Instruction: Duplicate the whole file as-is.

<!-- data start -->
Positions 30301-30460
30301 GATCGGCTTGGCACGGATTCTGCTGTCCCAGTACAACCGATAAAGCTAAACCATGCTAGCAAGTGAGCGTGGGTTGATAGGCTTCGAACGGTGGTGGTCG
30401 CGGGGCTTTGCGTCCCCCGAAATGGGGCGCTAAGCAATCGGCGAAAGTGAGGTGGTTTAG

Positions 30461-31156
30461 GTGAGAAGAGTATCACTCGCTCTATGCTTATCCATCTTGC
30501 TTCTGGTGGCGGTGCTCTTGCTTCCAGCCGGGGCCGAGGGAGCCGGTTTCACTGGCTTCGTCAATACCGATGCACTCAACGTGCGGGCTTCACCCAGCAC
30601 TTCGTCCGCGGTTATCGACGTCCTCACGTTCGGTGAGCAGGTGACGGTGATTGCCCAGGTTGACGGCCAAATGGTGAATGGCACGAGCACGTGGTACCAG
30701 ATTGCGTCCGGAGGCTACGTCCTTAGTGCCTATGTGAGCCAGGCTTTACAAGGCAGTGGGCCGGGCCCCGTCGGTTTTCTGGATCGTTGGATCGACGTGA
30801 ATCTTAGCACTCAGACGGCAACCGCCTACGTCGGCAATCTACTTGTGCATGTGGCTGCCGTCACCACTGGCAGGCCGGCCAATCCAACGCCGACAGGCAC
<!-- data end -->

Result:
Positions 30301-30460
30301 GATCGGCTTGGCACGGATTCTGCTGTCCCAGTACAACCGATAAAGCTAAACCATGCTAGCAAGTGAGCGTGGGTTGATAGGCTTCGAACGGTGGTGGTCG
30401 CGGGGCTTTGCGTCCCCCGAAATGGGGCGCTAAGCAATCGGCGAAAGTGAGGTGGTTTAG

Positions 30461-31156
30461 GTGAGAAGAGTATCACTCGCTCTATGCTTATCCATCTTGC
30501 TTCTGGTGGCGGTGCTCTTGCTTCCAGCCGGGGCCGAGGGAGCCGGTTTCACTGGCTTCGTCAATACCGATGCACTCAACGTGCGGGCTTCACCCAGCAC
30601 TTCGTCCGCGGTTATCGACGTCCTCACGTTCGGTGAGCAGGTGACGGTGATTGCCCAGGTTGACGGCCAAATGGTGAATGGCACGAGCACGTGGTACCAG
30701 ATTGCGTCCGGAGGCTACGTCCTTAGTGCCTATGTGAGCCAGGCTTTACAAGGCAGTGGGCCGGGCCCCGTCGGTTTTCTGGATCGTTGGATCGACGTGA
30801 ATCTTAGCACTCAGACGGCAACCGCCTACGTCGGCAATCTACTTGTGCATGTGGCTGCCGTCACCACTGGCAGGCCGGCCAATCCAACGCCGACAGGCAC